Andrew Herdman, director general of the Association of Asia Pacific Airlines, warns that any global economic slowdown, which feeds quickly into cargo growth, will cause problems. “Cargo is a key revenue contributor for most Asian airlines, generating around 20% of total revenues, boosted recently by strong exports to the USA and Europe, as well as growing intra-regional trade,” says Herdman.

The Sydney-based Centre for Asia Pacific Aviation (CAPA) consultancy group is also warning of possible turbulence for some Asia-Pacific carriers in 2006, creating “uncertainty under an otherwise positive outlook”.

CAPA executive chairman Peter Harbison says 2006 “in many ways will be the quiet before the storm – a period when airlines need to consolidate and put in place the necessary foundations for a massive upgrading of fleets and route systems. If, for whatever reason, their efforts are thwarted, it places in jeopardy strategic development plans which are essential to their medium-term futures and, in some cases, to survival. There will be a delicate balance between traffic growth and meeting capital needs.”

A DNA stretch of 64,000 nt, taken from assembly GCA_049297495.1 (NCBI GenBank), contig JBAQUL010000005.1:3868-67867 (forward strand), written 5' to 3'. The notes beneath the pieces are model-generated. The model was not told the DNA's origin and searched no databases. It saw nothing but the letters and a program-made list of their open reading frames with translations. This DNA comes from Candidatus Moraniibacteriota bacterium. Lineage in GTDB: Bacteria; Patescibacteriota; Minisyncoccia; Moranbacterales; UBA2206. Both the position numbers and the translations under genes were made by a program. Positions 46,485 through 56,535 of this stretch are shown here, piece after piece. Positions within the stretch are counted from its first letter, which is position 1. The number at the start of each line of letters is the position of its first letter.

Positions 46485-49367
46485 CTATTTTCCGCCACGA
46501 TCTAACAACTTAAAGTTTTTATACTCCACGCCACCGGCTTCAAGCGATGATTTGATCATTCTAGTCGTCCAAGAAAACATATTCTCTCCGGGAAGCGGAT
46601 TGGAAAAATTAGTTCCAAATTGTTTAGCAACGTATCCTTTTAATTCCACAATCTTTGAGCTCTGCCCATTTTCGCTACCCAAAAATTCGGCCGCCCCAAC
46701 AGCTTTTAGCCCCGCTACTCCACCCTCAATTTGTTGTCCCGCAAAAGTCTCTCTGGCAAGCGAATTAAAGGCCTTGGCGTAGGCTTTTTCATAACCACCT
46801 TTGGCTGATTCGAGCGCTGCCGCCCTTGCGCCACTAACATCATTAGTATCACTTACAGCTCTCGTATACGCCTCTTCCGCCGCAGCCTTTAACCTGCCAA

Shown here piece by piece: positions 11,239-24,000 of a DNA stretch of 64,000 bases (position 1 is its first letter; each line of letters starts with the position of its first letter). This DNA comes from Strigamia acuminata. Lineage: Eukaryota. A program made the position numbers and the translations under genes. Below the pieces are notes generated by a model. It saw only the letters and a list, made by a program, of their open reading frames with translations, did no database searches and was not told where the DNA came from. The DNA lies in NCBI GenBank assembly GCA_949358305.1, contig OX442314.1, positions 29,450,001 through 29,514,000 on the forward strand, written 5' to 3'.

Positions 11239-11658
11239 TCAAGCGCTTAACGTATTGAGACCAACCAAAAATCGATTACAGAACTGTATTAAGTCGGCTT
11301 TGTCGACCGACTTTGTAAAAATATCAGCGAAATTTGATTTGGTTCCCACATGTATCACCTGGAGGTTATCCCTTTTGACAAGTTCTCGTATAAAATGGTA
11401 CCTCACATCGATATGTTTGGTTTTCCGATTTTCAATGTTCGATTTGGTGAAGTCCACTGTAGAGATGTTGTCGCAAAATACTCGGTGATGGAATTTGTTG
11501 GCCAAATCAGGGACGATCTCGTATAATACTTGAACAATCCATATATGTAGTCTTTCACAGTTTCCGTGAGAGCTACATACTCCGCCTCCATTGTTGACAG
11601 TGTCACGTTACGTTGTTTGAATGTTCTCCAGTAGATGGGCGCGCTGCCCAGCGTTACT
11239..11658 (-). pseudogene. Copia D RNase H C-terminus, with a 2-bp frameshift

Although US investors began their year with glee at the prospects of an airline rebound, as in Asia, some observers are urging caution. The upside is that demand is booming and yields are rising, and this has rallied shares in many airline stocks. After all, notes Soleil Securities Corp analyst Susan Donofrio, unit revenues have risen for several months in a row. JP Morgan analyst Jamie Baker thinks that yields system-wide for US carriers will continue to rise for several more months.